Nonetheless, Maran Rabbeinu Ovadia Yosef zt”l proves beyond a shadow of a doubt that the Ra’avad does not disagree with the Rambam regarding this issue and he writes that even according to the Ra’avad, one may continue one’s Arvit prayer on a voluntary basis. He proceeds to quote several other Poskim who rule likewise and write that even according to Maran Ha’Shulchan Aruch, the Halacha follows the opinion of the Rambam and if one begins reciting the Arvit Amida prayer and then remembers that he has already recited this prayer, one may continue with the Amida prayer on a voluntary basis.

Summary: One who begins the Arvit prayer and then remembers that he has already prayed Arvit may continue reciting the Amida on a voluntary basis.

 

Ask the Rabbi


8 Halachot Most Popular

The Customary Order of Rosh Hashanah

It is customary to eat certain symbolic foods during the two nights of Rosh Hashanah which signify good fortune for the entire upcoming year. It is therefore customary to eat black-eyed peas, pumpkin, leek, spinach, dates, pomegranates, apples dipped in honey, and meat of a sheep’s head on the......

Read Halacha

The Blessings on Thunder and Lightning

One who sees lightning recites the blessing, “Baruch Ata Hashem Elokeinu Melech Ha’Olam Oseh Ma’aseh Bereshit.” One who hears thunder recites the blessing, “Baruch Ata Hashem Elokeinu Melech Ha’Olam She’Kocho Ugvurato Maleh Olam.” Until When Can On......

Read Halacha

“And Your Camp Shall Be Holy”

Question: May I pray when my child is walking around the house in a dirty diaper? Answer: We derive from the verse in the Torah, “And your camp shall be holy”, that one may not recite words of Torah, pray, or perform any acts of holiness (for instance donning Tefillin) in the restroom......

Read Halacha

Women and the Shabbat Meals-The Custom of Maran zt”l

Question: Are women obligated to eat all three Shabbat meals as are men? Answer: In the previous Halachot, we have explained the primary laws regarding the Shabbat meals, including the obligation to eat three meals on Shabbat: One on Shabbat night, one on Shabbat morning, and one on Shabbat after......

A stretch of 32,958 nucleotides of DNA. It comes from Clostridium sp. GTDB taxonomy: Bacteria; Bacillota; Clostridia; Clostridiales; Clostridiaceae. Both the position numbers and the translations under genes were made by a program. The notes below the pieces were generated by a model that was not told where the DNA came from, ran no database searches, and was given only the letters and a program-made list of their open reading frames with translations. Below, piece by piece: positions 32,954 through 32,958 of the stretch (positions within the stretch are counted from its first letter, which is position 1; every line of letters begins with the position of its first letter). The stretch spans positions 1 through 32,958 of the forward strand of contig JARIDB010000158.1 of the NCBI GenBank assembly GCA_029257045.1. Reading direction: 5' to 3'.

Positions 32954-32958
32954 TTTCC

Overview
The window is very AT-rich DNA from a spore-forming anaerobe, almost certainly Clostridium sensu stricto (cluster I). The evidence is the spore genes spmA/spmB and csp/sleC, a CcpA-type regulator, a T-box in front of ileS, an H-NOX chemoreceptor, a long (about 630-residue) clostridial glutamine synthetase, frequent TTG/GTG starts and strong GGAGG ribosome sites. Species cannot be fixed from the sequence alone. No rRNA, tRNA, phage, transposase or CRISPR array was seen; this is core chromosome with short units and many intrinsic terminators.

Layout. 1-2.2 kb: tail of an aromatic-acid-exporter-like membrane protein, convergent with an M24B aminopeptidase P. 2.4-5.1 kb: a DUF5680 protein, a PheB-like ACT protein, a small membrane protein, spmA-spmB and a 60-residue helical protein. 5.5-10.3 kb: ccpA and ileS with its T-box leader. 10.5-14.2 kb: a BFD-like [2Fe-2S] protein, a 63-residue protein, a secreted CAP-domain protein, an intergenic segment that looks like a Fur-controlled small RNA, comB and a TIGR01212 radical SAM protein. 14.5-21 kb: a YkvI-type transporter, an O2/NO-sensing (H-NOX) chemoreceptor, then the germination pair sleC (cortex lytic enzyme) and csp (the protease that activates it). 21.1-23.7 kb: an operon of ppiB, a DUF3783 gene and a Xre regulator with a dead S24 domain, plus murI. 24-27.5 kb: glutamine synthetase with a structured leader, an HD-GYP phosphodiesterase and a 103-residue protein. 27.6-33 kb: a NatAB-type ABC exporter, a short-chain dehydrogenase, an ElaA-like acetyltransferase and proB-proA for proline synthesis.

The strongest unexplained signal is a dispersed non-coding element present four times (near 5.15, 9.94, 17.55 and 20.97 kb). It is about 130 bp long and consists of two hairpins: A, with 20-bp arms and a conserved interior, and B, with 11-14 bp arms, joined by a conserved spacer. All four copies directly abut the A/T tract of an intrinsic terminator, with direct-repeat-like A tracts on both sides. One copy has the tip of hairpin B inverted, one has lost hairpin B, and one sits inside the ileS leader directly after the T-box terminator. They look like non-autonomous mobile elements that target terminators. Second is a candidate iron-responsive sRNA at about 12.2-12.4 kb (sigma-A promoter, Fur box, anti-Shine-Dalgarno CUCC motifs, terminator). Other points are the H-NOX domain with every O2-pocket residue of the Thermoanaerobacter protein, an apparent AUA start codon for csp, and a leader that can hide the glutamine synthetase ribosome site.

Read Halacha


The Laws of Mentioning “Mashiv Ha’Ruach”

We Begin Reciting “Mashiv Ha’Ruach” “Mashiv Ha’Ruach U’Morid Ha’Geshem” is a praise we recite to Hashem during the winter months within the “Mechayeh Ha’Metim” blessing of the Amidah as is printed in all Siddurim. We begin recitin......

Read Halacha

Using Frozen Bread for “Double Bread”

We have already discussed that there is a Mitzvah to recite the Hamotzi blessing during the Shabbat meals on “double bread,” i.e. two loaves of bread. It is fairly common that one does not have two loaves of bread for this Mitzvah and would like to join a frozen loaf of bread from the fr......

Read Halacha

Speaking Between Washing One’s Hands and the “Hamotzi” Blessing

Question: Is one permitted to speak between washing one’s hands and reciting the Hamotzi blessing? Answer: The Gemara in Masechet Berachot (42a) states: “Immediately following hand-washing, one must recite the blessing.” The Rishonim disagree as to the explanation of this Gemara......

Read Halacha

“Double Bread”

In the previous Halacha, we have explained the laws of Seuda Shelishit and would also like to discuss the laws of women regarding Seuda Shelishit. However, since this issue is connected to the laws of women and “double bread” on Shabbat, let us first discuss the basic laws of “doub......

Read Halacha